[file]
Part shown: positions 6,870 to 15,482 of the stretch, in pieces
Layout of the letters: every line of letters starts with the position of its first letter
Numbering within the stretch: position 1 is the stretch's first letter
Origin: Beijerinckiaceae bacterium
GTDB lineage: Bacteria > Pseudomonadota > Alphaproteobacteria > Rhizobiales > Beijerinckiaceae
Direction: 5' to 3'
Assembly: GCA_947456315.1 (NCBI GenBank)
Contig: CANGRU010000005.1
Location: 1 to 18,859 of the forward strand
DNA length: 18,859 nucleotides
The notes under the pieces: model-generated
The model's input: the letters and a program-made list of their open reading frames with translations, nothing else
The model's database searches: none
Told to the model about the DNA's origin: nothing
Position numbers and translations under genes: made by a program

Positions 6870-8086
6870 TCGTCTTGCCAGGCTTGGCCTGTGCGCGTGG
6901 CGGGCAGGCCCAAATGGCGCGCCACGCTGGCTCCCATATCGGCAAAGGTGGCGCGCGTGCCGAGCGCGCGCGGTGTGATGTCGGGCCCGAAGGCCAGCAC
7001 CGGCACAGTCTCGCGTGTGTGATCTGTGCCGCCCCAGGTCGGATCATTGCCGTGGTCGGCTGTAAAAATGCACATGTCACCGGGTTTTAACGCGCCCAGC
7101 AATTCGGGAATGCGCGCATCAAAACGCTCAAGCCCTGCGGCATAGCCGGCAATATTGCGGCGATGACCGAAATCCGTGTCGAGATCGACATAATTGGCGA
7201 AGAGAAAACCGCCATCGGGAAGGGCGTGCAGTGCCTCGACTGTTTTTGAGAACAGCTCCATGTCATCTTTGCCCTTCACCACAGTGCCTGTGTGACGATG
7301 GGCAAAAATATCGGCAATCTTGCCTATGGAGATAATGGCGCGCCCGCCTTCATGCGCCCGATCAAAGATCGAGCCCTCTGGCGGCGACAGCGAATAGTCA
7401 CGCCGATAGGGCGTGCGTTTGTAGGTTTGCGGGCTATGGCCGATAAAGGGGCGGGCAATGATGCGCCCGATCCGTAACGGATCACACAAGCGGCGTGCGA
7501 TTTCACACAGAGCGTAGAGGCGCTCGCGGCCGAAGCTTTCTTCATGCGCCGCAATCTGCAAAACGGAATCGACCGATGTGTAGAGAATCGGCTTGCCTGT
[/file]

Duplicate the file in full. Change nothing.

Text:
Part shown: positions 6,870 to 15,482 of the stretch, in pieces
Layout of the letters: every line of letters starts with the position of its first letter
Numbering within the stretch: position 1 is the stretch's first letter
Origin: Beijerinckiaceae bacterium
GTDB lineage: Bacteria > Pseudomonadota > Alphaproteobacteria > Rhizobiales > Beijerinckiaceae
Direction: 5' to 3'
Assembly: GCA_947456315.1 (NCBI GenBank)
Contig: CANGRU010000005.1
Location: 1 to 18,859 of the forward strand
DNA length: 18,859 nucleotides
The notes under the pieces: model-generated
The model's input: the letters and a program-made list of their open reading frames with translations, nothing else
The model's database searches: none
Told to the model about the DNA's origin: nothing
Position numbers and translations under genes: made by a program

Positions 6870-8086
6870 TCGTCTTGCCAGGCTTGGCCTGTGCGCGTGG
6901 CGGGCAGGCCCAAATGGCGCGCCACGCTGGCTCCCATATCGGCAAAGGTGGCGCGCGTGCCGAGCGCGCGCGGTGTGATGTCGGGCCCGAAGGCCAGCAC
7001 CGGCACAGTCTCGCGTGTGTGATCTGTGCCGCCCCAGGTCGGATCATTGCCGTGGTCGGCTGTAAAAATGCACATGTCACCGGGTTTTAACGCGCCCAGC
7101 AATTCGGGAATGCGCGCATCAAAACGCTCAAGCCCTGCGGCATAGCCGGCAATATTGCGGCGATGACCGAAATCCGTGTCGAGATCGACATAATTGGCGA
7201 AGAGAAAACCGCCATCGGGAAGGGCGTGCAGTGCCTCGACTGTTTTTGAGAACAGCTCCATGTCATCTTTGCCCTTCACCACAGTGCCTGTGTGACGATG
7301 GGCAAAAATATCGGCAATCTTGCCTATGGAGATAATGGCGCGCCCGCCTTCATGCGCCCGATCAAAGATCGAGCCCTCTGGCGGCGACAGCGAATAGTCA
7401 CGCCGATAGGGCGTGCGTTTGTAGGTTTGCGGGCTATGGCCGATAAAGGGGCGGGCAATGATGCGCCCGATCCGTAACGGATCACACAAGCGGCGTGCGA
7501 TTTCACACAGAGCGTAGAGGCGCTCGCGGCCGAAGCTTTCTTCATGCGCCGCAATCTGCAAAACGGAATCGACCGATGTGTAGAGAATCGGCTTGCCTGT